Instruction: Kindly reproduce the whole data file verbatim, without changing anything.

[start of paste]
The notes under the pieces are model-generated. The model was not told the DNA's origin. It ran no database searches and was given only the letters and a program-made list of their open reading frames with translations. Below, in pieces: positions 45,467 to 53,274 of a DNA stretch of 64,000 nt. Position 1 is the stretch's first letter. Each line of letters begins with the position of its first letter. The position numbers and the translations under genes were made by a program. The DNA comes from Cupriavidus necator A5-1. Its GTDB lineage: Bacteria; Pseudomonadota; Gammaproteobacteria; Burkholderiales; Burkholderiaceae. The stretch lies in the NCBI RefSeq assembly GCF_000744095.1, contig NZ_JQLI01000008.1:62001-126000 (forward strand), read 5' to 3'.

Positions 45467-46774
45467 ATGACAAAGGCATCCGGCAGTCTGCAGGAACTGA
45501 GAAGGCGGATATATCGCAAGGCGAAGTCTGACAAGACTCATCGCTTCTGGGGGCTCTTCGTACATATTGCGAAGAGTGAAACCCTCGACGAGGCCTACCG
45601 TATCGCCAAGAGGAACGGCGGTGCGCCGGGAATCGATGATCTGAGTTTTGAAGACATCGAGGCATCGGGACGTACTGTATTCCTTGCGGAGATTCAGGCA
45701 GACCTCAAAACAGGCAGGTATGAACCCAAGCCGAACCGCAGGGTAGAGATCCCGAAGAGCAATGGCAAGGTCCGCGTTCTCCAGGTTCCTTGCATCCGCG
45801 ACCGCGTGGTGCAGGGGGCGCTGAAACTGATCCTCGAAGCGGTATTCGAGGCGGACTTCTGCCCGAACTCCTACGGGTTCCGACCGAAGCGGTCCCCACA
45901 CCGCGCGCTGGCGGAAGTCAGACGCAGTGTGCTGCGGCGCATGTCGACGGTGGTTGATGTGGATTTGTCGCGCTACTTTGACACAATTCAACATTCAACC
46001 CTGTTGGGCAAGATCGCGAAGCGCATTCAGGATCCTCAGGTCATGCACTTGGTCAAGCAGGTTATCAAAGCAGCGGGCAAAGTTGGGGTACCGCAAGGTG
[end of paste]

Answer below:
The notes under the pieces are model-generated. The model was not told the DNA's origin. It ran no database searches and was given only the letters and a program-made list of their open reading frames with translations. Below, in pieces: positions 45,467 to 53,274 of a DNA stretch of 64,000 nt. Position 1 is the stretch's first letter. Each line of letters begins with the position of its first letter. The position numbers and the translations under genes were made by a program. The DNA comes from Cupriavidus necator A5-1. Its GTDB lineage: Bacteria; Pseudomonadota; Gammaproteobacteria; Burkholderiales; Burkholderiaceae. The stretch lies in the NCBI RefSeq assembly GCF_000744095.1, contig NZ_JQLI01000008.1:62001-126000 (forward strand), read 5' to 3'.

Positions 45467-46774
45467 ATGACAAAGGCATCCGGCAGTCTGCAGGAACTGA
45501 GAAGGCGGATATATCGCAAGGCGAAGTCTGACAAGACTCATCGCTTCTGGGGGCTCTTCGTACATATTGCGAAGAGTGAAACCCTCGACGAGGCCTACCG
45601 TATCGCCAAGAGGAACGGCGGTGCGCCGGGAATCGATGATCTGAGTTTTGAAGACATCGAGGCATCGGGACGTACTGTATTCCTTGCGGAGATTCAGGCA
45701 GACCTCAAAACAGGCAGGTATGAACCCAAGCCGAACCGCAGGGTAGAGATCCCGAAGAGCAATGGCAAGGTCCGCGTTCTCCAGGTTCCTTGCATCCGCG
45801 ACCGCGTGGTGCAGGGGGCGCTGAAACTGATCCTCGAAGCGGTATTCGAGGCGGACTTCTGCCCGAACTCCTACGGGTTCCGACCGAAGCGGTCCCCACA
45901 CCGCGCGCTGGCGGAAGTCAGACGCAGTGTGCTGCGGCGCATGTCGACGGTGGTTGATGTGGATTTGTCGCGCTACTTTGACACAATTCAACATTCAACC
46001 CTGTTGGGCAAGATCGCGAAGCGCATTCAGGATCCTCAGGTCATGCACTTGGTCAAGCAGGTTATCAAAGCAGCGGGCAAAGTTGGGGTACCGCAAGGTG